Action scheduling with Lua

One of the downsides to moving between programming languages is that you inevitably lose all the base code you’ve gotten used to using. When I was using Actionscript 3 regularly, I wrote Slang to meet the lack of a scripting language that ran inside of Flash and ended up using it for a number of purposes in my subsequent game projects. The most useful application I found for it was for setting up cutscenes and scripted sequences, and I’ve missed using it now that I’m spending more of my time using C#.

Rather than porting Slang to C# (which would have been quite an ordeal), I’ve been playing around with Lua in an attempt to recreate a similar system. Here’s the first draft of how a scene might be set up.

The above scripts run in parallel with each other, communicating through signals and message passing. Since no actor is directly aware of another, or even of the type of entity it’s controlling, the system is very flexible. By configuring entities to respond to certain messages, gameplay logic can be reused during scripted sequences; for example, to make characters animate as they walk around, or play audio as they talk.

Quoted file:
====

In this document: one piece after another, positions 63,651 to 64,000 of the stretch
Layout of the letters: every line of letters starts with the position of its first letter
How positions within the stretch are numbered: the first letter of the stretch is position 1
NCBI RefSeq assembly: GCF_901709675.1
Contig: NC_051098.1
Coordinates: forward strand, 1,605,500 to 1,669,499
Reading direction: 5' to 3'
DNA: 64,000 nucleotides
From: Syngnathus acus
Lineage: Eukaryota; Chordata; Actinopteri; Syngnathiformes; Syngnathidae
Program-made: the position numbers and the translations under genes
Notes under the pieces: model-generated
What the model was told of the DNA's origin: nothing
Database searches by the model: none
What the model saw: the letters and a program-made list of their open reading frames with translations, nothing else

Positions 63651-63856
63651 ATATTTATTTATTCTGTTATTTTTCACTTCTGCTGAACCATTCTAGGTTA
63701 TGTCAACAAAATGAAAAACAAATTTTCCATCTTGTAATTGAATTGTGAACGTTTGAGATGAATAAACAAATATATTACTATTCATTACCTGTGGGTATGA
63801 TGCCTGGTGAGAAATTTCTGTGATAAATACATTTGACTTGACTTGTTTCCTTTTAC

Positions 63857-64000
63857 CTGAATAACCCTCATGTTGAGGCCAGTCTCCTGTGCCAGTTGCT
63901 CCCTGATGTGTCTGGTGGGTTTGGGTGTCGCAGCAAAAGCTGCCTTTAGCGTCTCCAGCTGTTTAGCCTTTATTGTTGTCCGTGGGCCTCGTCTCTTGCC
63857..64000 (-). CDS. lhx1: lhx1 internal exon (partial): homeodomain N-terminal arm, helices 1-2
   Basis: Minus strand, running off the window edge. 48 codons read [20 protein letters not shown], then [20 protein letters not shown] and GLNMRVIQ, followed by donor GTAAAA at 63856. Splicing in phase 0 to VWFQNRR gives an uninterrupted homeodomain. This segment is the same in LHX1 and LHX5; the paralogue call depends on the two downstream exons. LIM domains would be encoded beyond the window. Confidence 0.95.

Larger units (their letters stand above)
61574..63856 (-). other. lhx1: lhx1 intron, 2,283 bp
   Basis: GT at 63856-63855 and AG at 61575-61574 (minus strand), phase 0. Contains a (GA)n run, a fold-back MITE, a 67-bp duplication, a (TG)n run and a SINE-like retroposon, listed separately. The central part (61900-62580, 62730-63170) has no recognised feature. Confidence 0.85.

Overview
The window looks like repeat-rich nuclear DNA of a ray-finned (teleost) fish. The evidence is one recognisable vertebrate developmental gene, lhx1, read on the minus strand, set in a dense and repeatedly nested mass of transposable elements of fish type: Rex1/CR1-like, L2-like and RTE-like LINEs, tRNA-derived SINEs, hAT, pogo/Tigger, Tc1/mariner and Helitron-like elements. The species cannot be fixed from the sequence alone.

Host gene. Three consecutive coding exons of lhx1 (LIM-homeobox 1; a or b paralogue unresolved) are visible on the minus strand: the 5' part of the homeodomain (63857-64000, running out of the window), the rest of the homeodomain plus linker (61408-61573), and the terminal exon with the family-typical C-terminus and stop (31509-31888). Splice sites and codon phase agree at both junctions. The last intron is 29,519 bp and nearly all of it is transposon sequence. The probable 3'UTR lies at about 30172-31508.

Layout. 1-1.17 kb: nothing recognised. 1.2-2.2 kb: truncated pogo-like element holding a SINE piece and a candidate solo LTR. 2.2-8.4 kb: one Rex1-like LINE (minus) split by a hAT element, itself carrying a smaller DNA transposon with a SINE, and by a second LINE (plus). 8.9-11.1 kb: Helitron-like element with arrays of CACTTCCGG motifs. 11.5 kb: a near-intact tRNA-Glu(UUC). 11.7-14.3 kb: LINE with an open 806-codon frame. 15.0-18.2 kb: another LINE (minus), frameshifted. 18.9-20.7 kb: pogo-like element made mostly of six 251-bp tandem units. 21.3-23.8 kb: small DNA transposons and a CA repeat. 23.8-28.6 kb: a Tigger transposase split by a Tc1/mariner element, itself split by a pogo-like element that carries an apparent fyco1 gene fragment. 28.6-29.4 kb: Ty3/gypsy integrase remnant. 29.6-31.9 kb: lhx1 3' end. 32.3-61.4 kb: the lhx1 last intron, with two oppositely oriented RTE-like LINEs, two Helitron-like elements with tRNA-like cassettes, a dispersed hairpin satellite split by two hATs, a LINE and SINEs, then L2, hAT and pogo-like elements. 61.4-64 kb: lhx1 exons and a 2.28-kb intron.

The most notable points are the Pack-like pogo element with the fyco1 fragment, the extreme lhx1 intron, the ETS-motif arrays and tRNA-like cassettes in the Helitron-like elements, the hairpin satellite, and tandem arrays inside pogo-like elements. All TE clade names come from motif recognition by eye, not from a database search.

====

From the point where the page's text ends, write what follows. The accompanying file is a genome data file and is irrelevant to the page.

Since Lua is a complete language all by itself, using it automatically extends the system with a bunch of cool features I was missing in Slang, like loops and arrays. It seems to be working in C# quite well so far thanks to the MonoBoxedLua library. I don’t care much for Lua as a language overall; I find its lack of static typing to be problematic on big projects, and I’d much rather use a different scripting library for more in-depth gameplay code, but for small applications like cutscenes I think it’s a great fit.

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